Since the first publication of Insight and Illusion in l972, a wealth of Wittgenstein's writings have become accessible. Accordingly, in this edition Professor Hacker has rewritten six of his eleven original chapters and revised the others to incorporate the new abundant material. Insight and Illusion now fully clarifies the historical backgrounds of Wittgenstein's highly different masterpieces, the Tractatus and the Investigations, and traces the evolution of Wittgenstein's thought. Hacker explains all of Wittgenstein's writings in detail, focusing on his critique of (...) metaphysics, his famous "private language argument," and his account of self-consciousness. (shrink)
Focusing on diverse aspects of Wittgenstein's philosophy, this volume not only provides a valuable introduction, but also investigates connections between the philosophy of Wittgenstein, other philosophers--in particular, Frege, Frazer, Carnap, and Strawson--and philosophical trends. It also illuminates very different aspects of Wittgenstein's thought, probing into the controversies it stimulates, as well as into its influence.
Since the first publication of Insight and Illusion in l972, a wealth of Wittgenstein's writings has become accessible. Accordingly, in this edition Professor Hacker has rewritten six of his eleven original chapters and revised the others to incorporate the new abundant material.Insight and Illusion now fully clarifies the historical backgrounds of Wittgenstein's highly differing masterpices, the Tractatus and the Investigations, and traces the evolution of Wittgenstein's thought. Hacker explains all of Wittgenstein's writings in detail, focusing on his critique of metaphysics, (...) his famous "private language argument," and his account of self consciousness. (shrink)
This essential introduction to the philosopher and his thought, combines passages from Wittgenstein with detailed interpretation. Hacker leads us into a world of philosophical investigation in which "to smell a rat is ever so much easier than to trap it". Wittgenstein defined humans as language-using creatures. The role of philosophy is to ask questions which reveal the limits and nature of language. Taking the expression, description and observation of pain as examples, Hacker explores the ingenuity with which Wittgenstein identified the (...) rules and set the limits of language. (shrink)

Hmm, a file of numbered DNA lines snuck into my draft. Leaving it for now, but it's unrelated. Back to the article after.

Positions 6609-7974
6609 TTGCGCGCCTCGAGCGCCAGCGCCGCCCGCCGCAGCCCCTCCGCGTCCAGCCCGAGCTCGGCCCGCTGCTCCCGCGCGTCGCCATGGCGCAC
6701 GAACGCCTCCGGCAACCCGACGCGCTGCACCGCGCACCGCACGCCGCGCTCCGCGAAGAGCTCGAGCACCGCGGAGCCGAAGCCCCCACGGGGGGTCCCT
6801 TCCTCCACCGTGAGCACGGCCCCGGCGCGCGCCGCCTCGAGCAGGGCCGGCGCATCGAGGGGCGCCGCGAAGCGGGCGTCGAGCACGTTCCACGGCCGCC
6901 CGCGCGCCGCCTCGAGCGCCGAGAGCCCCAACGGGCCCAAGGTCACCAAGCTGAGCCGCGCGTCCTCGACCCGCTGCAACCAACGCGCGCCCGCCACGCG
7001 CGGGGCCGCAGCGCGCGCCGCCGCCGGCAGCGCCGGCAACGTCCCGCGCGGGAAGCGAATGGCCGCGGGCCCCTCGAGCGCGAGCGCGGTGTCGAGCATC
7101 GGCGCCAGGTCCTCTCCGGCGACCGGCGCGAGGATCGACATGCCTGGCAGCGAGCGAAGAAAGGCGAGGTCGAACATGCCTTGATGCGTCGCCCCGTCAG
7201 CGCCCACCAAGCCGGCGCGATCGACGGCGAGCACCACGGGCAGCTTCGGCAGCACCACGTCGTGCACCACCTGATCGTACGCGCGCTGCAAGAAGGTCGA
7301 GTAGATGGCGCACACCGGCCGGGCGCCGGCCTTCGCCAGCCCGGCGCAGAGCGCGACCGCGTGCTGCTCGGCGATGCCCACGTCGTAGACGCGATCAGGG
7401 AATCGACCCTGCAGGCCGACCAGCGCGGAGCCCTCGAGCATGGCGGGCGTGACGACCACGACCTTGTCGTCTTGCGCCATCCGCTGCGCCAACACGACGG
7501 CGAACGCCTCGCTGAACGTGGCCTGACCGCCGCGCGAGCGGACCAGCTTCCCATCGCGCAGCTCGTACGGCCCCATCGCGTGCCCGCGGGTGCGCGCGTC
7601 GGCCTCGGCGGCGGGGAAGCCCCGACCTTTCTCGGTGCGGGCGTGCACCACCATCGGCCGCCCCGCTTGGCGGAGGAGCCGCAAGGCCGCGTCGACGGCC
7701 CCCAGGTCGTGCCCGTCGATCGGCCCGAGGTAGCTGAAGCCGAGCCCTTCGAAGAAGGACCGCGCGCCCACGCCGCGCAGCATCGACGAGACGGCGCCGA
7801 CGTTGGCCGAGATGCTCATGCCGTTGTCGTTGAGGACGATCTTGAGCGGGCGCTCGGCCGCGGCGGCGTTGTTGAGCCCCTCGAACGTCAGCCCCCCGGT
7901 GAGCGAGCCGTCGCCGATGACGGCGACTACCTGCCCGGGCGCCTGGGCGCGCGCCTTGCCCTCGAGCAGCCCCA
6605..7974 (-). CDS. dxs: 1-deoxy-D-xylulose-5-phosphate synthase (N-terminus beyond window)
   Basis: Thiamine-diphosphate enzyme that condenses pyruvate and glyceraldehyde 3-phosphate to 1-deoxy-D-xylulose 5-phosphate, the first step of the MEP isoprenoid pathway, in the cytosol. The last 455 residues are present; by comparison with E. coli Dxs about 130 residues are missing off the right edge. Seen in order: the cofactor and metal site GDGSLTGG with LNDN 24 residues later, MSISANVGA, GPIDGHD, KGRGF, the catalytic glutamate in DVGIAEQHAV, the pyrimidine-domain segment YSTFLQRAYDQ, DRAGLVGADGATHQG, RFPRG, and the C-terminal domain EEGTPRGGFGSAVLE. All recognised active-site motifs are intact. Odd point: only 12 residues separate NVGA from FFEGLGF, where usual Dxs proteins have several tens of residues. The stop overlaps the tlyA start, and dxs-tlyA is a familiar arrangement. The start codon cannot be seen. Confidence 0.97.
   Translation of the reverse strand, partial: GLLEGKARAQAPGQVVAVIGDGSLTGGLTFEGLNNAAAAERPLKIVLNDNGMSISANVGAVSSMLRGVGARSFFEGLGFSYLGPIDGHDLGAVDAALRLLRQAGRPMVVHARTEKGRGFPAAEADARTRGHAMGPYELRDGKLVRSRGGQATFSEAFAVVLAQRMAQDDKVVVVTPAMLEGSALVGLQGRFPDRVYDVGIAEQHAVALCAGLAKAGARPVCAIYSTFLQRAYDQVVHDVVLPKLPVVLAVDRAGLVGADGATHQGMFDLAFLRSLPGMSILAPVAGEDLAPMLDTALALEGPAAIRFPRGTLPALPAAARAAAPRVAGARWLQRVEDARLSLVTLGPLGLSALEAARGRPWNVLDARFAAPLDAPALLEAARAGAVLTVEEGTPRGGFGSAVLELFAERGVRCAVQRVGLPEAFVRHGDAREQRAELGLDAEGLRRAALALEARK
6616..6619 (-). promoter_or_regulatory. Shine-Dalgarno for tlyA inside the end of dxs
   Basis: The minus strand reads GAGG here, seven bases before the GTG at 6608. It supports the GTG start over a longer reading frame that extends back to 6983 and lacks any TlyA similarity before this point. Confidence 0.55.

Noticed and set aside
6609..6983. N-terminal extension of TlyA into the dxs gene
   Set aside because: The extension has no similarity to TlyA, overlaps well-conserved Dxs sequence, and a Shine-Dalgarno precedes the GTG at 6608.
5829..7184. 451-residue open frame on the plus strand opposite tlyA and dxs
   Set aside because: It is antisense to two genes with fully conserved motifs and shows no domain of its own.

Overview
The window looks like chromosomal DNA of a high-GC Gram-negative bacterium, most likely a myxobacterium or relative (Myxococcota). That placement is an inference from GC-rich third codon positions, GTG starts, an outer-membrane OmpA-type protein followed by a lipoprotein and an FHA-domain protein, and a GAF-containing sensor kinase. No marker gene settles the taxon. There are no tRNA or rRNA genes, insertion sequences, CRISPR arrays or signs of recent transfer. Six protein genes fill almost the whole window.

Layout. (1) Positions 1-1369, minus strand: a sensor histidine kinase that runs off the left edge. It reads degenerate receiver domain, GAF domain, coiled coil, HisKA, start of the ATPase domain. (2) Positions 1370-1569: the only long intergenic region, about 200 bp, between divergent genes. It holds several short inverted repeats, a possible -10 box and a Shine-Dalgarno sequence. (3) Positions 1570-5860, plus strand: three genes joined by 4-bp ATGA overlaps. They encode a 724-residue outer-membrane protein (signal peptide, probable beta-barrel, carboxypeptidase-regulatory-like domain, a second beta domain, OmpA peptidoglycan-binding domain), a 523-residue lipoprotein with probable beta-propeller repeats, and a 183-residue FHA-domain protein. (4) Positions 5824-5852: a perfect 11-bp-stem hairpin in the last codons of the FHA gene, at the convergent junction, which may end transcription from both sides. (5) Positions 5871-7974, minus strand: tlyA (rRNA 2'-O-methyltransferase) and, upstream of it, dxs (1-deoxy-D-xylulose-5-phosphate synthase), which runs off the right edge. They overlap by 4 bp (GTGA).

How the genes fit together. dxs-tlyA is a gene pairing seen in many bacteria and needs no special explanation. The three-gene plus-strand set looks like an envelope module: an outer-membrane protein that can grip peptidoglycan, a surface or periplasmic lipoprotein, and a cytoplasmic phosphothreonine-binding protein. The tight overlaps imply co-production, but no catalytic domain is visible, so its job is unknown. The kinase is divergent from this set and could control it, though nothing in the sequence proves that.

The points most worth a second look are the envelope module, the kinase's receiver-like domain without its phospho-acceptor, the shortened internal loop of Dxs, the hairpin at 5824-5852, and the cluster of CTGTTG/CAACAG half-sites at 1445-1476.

The classificatory concept of analytic philosophy cannot fruitfully be given an analytic definition, nor is it a family-resemblance concept. Dummett's contention that it is 'the philosophy of thought' whose main tenet is that an account of thought is to be attained through an account of language is rejected for historical and analytic reasons. Analytic philosophy is most helpfully understood as a historical category earmarking a leading trend in twentieth-century philosophy originating in Cambridge. Its first three phases, viz. Cambridge Platonist pluralism, (...) logical atomism, and logical positivism are adumbrated and their interrelations explained. Wittgenstein is argued to have originated the 'linguistic turn' that characterizes the latter two. (shrink)
Wittgenstein: Connections and Controversies consists of thirteen thematically linked essays on different aspects of the philosophy of Wittgenstein, by one of the leading commentators on his work. After an opening overview of Wittgenstein's philosophy the following essays fall into two classes: those that investigate connections between the philosophy of Wittgenstein and other philosophers and philosophical trends, and those which enter into some of the controversies that, over the last two decades, have raged over the interpretation of one aspect or another (...) of Wittgenstein's writings. The connections that are explored include the relationship between Wittgenstein's philosophy and the humanistic and hermeneutic traditions in European philosophy, Wittgenstein's response to Frazer's Golden Bough and the interpretation of ritual actions, his attitude towards and criticisms of Frege, the relationship between his ideas and those of members of the Vienna Circle on the matter of ostensive definition, and a comparison of Carnap's conception of the elimination of metaphysics and of Strawson's rehabilitation of metaphysics with Wittgenstein's later criticisms of metaphysics. The controversies into which Hacker enters include the Diamond-Conant interpretation of the Tractatus, Winch's interpretation of the Tractatus conception of names, Kripke's interpretation of Wittgenstein's discussion of following a rule, and Malcolm's defence of the idea that Wittgenstein claimed that mastery of a language logically requires that the language be shared with other speakers. These far-ranging essays, several of them previously unpublished or difficult to find, shed much light upon different aspects of Wittgenstein's thought, and upon the controversies which it has stimulated. (shrink)